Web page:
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Newspaper headlines: Cummings faces fresh claims as PM defends aide

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Sunday Mirror front page 24 May

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Reports that Dominic Cummings broke lockdown rules dominate the front pages for a second day as calls mount for Boris Johnson to sack his senior aide. The Sunday Mirror leads with allegations that Mr Cummings made two trips from London to Durham while Britons were under strict instructions not to travel. Downing Street has called the stories “inaccurate” and “false”.

The Observer front page 24 May

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The Observer continues the coverage of the fresh claims levelled against Mr Cummings. A new testimony suggests he left the home where he was staying in Durham to visit a town 30 miles away. He was also allegedly seen in Durham on 19 April, days after being pictured in London having recovered from the virus, the paper reports.

The Telegraph front page 24 May

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The Sunday Telegraph says the claims around Dominic Cummings “engulfs No 10”. A picture of Mr Cummings outside his London home on Saturday dominates the paper’s front page, as it does most other papers. When asked whether he would resign, Mr Cummings, photographed with a child’s ball and bicycle, replied to reporters: “Obviously not.”

Sunday People front page 24 May

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“Cummings and goings?” is the headline emblazoned on the Sunday People’s front page. The People says a “furious police czar” is calling for the PM’s adviser to be sacked following the claims he “flouted” lockdown for a second time. But other papers, including the Sunday Times and Mail on Sunday, lead their coverage of the story by reporting Boris Johnson’s defence of Mr Cummings.

Express front page 24 May

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The Sunday Express leads on “safety plan ready to unlock Britain”. The paper focuses on the PM’s “series of crucial moves” to start easing lockdown, including “cash to help high streets reopen”. A photo of Mr Cummings is the lead image on the front page.

The Daily Star front page 24 May

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The Daily Star Sunday leads on reports that police are interviewing a Premier League footballer who has been accused of taking part in a gang rape at a lockdown party. The controversy engulfing No 10 about Mr Cummings’ actions gets a smaller mention on the paper’s front page.

Boris Johnson’s embattled chief aide Dominic Cummings is pictured on most of Sunday’s front pages.

A witness tells the Sunday Mirror and the Observer they saw Mr Cummings admiring bluebells at a beauty spot in County Durham, days after he returned to London.

Another claims to have spotted the Vote Leave strategist a week earlier, on Easter Sunday, at Barnard Castle, 30 miles from Durham.

The Mirror’s editorial calls for Mr Cummings’ instant dismissal. Mr Johnson is clinging onto him, the paper says, showing the PM either has no backbone, or cares not one jot for the British people.

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Reuters

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Dominic Cummings appears on most front pages for a second day running as the row over his alleged lockdown breach escalates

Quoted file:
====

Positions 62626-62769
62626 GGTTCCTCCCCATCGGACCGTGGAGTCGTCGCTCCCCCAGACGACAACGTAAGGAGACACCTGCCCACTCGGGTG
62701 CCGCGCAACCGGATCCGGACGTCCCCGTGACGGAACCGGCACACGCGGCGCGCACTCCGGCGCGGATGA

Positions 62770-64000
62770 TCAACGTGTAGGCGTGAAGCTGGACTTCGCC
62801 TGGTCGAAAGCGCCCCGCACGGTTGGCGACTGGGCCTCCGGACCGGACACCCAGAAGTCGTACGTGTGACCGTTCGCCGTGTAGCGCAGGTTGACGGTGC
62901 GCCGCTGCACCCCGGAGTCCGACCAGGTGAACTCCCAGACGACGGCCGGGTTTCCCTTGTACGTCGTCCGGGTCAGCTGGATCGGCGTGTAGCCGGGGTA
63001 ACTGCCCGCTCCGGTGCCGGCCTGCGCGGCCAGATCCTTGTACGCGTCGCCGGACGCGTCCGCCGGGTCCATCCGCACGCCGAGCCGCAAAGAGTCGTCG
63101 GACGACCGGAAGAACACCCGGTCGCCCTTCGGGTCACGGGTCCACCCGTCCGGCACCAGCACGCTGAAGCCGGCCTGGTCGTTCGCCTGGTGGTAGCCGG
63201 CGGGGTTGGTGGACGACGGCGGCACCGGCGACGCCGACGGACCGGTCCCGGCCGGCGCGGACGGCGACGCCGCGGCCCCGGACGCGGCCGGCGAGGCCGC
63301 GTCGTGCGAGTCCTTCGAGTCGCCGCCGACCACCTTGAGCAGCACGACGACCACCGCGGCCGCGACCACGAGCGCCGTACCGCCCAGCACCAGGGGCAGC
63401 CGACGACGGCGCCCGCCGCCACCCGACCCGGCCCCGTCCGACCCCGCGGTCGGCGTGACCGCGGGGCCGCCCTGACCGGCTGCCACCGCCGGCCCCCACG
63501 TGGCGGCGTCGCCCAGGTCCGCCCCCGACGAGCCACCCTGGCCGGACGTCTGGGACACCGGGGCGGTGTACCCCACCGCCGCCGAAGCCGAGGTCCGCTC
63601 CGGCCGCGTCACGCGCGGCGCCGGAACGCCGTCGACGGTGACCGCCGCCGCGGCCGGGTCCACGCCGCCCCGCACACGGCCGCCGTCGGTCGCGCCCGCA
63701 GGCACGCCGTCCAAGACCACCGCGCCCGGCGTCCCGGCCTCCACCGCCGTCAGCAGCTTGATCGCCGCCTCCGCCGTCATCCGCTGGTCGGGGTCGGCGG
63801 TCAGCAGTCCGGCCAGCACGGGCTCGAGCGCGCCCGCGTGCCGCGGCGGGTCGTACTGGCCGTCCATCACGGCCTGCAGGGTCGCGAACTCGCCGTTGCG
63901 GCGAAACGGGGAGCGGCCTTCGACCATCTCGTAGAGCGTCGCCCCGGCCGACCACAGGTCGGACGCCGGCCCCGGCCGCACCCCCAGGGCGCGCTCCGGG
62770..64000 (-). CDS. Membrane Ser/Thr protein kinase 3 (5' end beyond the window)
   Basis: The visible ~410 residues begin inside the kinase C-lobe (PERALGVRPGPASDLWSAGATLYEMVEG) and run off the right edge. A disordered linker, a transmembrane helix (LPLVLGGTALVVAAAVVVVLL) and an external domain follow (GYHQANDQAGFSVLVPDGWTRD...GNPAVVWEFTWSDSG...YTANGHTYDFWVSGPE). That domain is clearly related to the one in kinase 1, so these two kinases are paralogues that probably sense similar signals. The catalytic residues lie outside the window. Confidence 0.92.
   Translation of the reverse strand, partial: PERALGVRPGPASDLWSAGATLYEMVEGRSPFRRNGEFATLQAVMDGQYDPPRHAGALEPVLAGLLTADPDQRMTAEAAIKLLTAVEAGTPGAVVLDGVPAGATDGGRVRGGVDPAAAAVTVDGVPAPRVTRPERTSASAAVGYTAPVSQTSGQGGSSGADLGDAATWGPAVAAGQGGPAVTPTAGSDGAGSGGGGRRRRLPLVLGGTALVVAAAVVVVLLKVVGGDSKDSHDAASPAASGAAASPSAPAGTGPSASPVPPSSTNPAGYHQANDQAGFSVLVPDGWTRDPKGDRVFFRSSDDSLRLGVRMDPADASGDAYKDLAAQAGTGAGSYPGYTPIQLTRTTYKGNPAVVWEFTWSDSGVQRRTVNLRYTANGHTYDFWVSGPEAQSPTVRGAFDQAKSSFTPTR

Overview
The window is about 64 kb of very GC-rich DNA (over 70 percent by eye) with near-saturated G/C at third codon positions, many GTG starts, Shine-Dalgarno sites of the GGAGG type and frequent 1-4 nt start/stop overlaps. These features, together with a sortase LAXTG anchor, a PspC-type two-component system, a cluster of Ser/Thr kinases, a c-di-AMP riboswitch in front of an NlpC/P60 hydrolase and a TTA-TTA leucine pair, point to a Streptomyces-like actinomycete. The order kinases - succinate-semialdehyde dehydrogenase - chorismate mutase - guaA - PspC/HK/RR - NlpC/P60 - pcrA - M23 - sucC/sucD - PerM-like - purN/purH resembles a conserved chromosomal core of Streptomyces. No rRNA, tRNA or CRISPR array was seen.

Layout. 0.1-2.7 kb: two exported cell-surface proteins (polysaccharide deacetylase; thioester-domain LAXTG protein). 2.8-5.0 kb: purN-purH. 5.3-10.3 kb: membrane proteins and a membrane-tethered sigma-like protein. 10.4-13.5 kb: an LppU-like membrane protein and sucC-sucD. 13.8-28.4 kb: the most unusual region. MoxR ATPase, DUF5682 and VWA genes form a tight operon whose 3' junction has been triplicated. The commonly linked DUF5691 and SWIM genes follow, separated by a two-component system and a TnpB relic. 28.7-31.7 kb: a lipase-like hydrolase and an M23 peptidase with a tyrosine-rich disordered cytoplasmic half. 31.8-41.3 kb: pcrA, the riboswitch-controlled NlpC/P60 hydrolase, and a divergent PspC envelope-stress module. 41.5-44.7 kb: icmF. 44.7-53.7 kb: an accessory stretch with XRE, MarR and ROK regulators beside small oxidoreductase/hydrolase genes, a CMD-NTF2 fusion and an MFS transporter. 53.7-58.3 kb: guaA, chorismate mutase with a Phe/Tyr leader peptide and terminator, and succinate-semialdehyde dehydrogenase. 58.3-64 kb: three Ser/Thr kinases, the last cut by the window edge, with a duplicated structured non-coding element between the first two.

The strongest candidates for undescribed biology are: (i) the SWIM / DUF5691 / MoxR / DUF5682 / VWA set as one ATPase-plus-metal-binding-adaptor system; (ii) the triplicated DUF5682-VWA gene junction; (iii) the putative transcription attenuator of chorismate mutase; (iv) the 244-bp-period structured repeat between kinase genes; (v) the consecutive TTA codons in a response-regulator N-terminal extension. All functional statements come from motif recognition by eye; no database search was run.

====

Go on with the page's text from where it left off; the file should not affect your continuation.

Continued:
All of the papers carry a statement from No 10 that the claims are inaccurate. And Mr Cummings is reported in the Sunday Telegraph as strongly denying he made a second trip to the North East.

The Sun on Sunday has some sympathy for the senior aide, describing him in an editorial as a “sick man doing his best”, but adds that he has left the door wide open for No 10’s critics.

The Observer strongly criticises the reaction of the Cabinet. In shielding Mr Cummings from criticism, the paper says, ministers have revealed a willingness to undermine public health messaging to save a colleague’s job.

Elsewhere, an investigation by the Sunday Times accuses the government of “dithering” before lockdown was introduced, leading to the UK having the highest number of coronavirus deaths in Europe.

Citing a study by modellers from Imperial College London, and Oxford University statisticians, the paper says the number of coronavirus infections across Britain rocketed, from 200,000 to 1.5 million, during the nine days before the lockdown was announced.

The Sunday Times says a public inquiry may come later, but the outline is already becoming clear: slow into lockdown, and slow out of it, with thousands of preventable deaths.

A government spokesman tells the paper its strategy at all times was to protect the NHS and save lives.

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Reuters

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There is a “growing revolt” among MPs, the Observer reports, over plans for them to return to Westminster in June

The Sunday Express leads on new government measures intended to help re-start the economy.

The papers says a £50m fund for English councils will help to support High Street businesses by paying for new signs and street markings. The prime minister is putting the country on a path back to normality, according to the paper.

And the Observer describes a “growing revolt” among MPs about plans for them to return to Westminster at the end of the Parliamentary recess.

More than 70 – including the chairs of most select committees – are said to have signed a letter, complaining that plans to ditch remote voting will lead to queues of MPs more than a kilometre long.

But a government source tells the Observer it would be difficult for the government to push for schools to reopen on 1 June if Parliament is not prepared to set an example.

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